With the GDPR (General Data Protection Regulation) getting all the headlines in the past two years, it is hard to garner any attention on anything else. Yet for good reason, the GDPR is widely focused and will for some challenge the way they take their offering to market. However, there have been developments, both legislative and not, in the past two years which can present opportunities for VARs (Value-Added Resellers) and solution providers alike.
Introduction: What is the NIS Directive?
One such example of this is the European-wide NIS Directive, which was adopted in August 2016 with a 21 month transposition time into member state law (9th May 2018). Much like the GDPR, the NIS Directive is pre-Brexit and therefore will be implemented and upheld in the UK.
In terms of application, the NIS Directive defines a category of organisations known as OESs (Operators of Essential Services). This includes organisations such as private healthcare who offer front-line services, utilities, internet exchange points and major transportation providers to name but a few. The entire list for the UK can be found in annex 1 of the Department for Digital, Culture Media and Sports guidelines.
These OESs must implement controls which create a baseline level of acceptable cyber resilience and be able to demonstrate those capabilities.
How can you help?
It is likely that some of your customers will fall into the category of an OES and have to meet the defined standards. Below are four services you can provide to help them to ensure they are NIS Directive.
1. Governance and Risk Management
OESs need to be able to demonstrate that they embedded policies and controls in their organisations which are adhered to. This includes rudimentary tasks such as asset management, risk management and supply chain due diligence. It all sounds very ISO 27001, which means that if you currently offer ISO 27001 type services, you should be able to assist your customers with these requirements.
2. Protective Cyber Security Controls
The NIS Directive mentions a number of areas for review which could require solutions or changes in policy. These include identity management, access control, data security, system security and staff training. Much like the GDPR there are no specific technology types mentioned, yet this is indeed the moment to show off your shiny portfolio.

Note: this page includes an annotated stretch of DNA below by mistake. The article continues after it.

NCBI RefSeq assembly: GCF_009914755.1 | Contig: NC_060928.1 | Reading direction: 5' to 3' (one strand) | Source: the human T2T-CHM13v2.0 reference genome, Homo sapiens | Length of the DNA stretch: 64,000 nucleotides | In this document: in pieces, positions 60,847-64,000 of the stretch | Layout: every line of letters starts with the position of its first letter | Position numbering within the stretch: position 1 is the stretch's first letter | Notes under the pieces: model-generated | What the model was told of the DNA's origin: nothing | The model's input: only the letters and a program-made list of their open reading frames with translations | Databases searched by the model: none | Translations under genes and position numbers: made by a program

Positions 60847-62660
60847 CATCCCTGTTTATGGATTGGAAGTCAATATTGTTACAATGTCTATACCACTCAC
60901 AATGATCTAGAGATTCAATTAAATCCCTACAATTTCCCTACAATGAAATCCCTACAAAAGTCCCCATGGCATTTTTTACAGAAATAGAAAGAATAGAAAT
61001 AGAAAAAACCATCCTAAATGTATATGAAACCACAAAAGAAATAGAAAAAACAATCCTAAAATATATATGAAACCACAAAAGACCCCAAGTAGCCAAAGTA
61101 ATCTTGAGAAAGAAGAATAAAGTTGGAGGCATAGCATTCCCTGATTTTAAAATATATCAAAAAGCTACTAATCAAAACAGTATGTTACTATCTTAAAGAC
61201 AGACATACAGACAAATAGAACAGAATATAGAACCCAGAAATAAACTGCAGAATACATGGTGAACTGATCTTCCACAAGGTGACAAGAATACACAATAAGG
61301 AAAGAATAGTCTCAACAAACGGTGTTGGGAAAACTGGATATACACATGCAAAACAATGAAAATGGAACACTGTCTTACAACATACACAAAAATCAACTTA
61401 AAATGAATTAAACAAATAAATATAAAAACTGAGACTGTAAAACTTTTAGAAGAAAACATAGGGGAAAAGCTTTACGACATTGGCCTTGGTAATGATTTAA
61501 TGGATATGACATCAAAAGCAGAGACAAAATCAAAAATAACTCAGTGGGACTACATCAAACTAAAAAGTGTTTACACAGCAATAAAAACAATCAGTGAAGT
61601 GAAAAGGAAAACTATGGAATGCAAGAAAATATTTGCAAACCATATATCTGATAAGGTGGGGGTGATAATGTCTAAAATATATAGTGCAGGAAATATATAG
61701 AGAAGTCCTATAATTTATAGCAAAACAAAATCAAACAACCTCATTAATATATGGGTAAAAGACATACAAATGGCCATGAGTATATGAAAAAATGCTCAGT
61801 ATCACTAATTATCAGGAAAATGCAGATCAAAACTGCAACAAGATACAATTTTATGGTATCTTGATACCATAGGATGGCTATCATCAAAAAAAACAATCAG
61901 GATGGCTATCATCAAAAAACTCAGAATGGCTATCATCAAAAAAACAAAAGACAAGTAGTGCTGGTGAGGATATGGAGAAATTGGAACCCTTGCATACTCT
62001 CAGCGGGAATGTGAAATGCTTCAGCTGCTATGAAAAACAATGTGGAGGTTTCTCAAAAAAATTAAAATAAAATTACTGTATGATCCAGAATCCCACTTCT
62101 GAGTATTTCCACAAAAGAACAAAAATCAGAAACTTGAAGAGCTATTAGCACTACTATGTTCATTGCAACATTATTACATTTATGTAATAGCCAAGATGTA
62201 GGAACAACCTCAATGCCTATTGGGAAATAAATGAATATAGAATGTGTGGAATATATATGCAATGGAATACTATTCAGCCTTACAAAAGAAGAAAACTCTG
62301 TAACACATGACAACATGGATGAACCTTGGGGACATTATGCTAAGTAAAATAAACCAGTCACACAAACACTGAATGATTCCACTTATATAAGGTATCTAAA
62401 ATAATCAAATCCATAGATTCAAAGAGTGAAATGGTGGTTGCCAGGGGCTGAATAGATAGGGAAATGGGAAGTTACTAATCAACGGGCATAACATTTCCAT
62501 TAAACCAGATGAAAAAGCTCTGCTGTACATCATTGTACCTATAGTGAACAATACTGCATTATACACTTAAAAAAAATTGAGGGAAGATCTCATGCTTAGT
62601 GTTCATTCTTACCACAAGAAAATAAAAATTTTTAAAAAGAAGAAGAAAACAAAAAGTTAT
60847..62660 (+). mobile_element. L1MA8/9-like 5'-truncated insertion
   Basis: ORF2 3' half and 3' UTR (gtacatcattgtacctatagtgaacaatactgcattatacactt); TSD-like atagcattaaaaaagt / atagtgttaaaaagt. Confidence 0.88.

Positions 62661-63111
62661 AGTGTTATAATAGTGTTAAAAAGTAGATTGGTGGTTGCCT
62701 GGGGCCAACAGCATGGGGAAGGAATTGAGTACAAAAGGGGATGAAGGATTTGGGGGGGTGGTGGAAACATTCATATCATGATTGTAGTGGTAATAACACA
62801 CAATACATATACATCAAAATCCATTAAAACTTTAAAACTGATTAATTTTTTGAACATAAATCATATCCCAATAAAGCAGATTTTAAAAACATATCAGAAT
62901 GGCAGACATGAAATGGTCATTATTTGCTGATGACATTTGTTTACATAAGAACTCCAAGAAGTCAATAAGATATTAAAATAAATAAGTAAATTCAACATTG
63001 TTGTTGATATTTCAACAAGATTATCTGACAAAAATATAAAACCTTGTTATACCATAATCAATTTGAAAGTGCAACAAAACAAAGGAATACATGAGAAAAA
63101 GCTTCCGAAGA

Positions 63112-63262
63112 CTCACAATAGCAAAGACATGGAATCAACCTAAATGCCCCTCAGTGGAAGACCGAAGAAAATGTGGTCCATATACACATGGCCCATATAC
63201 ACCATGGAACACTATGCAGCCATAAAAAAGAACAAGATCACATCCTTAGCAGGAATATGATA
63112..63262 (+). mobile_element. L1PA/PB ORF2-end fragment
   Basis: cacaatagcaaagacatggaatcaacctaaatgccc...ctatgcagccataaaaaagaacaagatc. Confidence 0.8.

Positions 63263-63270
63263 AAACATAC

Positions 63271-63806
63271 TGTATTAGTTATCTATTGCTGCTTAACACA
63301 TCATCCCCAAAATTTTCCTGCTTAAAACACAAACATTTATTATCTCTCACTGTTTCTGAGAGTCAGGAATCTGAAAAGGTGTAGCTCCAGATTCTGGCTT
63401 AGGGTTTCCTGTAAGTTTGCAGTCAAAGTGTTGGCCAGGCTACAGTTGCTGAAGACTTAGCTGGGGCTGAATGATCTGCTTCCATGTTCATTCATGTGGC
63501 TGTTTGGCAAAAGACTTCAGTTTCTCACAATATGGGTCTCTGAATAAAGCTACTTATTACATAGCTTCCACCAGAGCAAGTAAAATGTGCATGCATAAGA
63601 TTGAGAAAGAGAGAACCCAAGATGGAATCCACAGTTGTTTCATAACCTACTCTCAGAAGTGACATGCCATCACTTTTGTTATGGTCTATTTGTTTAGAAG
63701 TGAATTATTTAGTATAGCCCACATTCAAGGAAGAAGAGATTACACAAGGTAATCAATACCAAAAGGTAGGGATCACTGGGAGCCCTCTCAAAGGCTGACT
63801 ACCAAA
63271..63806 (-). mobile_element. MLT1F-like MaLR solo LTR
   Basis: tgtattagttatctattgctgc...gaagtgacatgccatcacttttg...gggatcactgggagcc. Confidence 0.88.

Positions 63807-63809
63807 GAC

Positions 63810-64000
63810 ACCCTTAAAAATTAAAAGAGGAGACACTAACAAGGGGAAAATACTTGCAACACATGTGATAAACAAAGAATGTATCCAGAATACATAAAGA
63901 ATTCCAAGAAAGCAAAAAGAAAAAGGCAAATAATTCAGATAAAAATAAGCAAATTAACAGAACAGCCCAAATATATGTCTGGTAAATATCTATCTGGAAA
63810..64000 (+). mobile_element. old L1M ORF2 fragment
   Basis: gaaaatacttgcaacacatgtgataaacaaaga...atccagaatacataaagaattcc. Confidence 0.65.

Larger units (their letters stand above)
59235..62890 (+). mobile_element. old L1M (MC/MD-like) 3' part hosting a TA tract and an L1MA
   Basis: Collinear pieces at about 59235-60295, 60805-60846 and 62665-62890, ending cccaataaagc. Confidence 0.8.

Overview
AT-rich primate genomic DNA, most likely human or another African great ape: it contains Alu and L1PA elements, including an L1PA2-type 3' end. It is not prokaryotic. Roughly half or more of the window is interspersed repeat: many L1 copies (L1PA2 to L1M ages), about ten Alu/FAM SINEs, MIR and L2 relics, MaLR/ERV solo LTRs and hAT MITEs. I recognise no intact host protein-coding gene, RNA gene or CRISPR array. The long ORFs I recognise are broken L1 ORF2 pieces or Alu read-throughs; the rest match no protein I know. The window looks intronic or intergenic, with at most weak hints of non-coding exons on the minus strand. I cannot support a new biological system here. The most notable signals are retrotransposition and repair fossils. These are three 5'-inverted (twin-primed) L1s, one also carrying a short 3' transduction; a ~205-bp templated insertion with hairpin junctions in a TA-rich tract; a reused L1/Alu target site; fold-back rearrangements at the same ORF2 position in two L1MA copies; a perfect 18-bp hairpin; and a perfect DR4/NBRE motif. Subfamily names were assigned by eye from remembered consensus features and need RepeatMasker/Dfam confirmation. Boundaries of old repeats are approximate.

[You might also like "5 Ways the GDPR will Affect VAR Sales People"]
3. Cyber Attack and Breach Detection
Logging solutions, threat detection and SOC services can all be used to help detect incidents of cyber attack and breach. Particularly in the case of SOC services, smaller customers are going to be keen to outsource their capabilities for detection.
4. Incident Response and Recovery
Post-incident, OES's are expected to be hyper resilient and able to either return to full service quickly or suffer no outage at all. SOAR solutions (Security Orchestration, Automation and Response) are likely to be popular as are any backup solutions or cold site services. In similar spirit to the GDPR, there is a focus on ensuring that incidents are not viewed as being something that can be eliminated and instead sensible containment and response plans put in place.
Conclusion: Utilising Existing Skills
There is nothing fundamentally new in the NIS Directive, all the of the requirements can be solved using solutions, services or capabilities that VARs already provide, albeit it possibly in a different form. Sometimes offering services which compliment legislation or a legal framework can seem intimidating or the bastion of legally educated persons only. However, it indeed the opposite. Where OESs are in need of help most, are the areas which we as the IT security community excel in most.
Cyber security is our game and the NIS Directive is our enabler.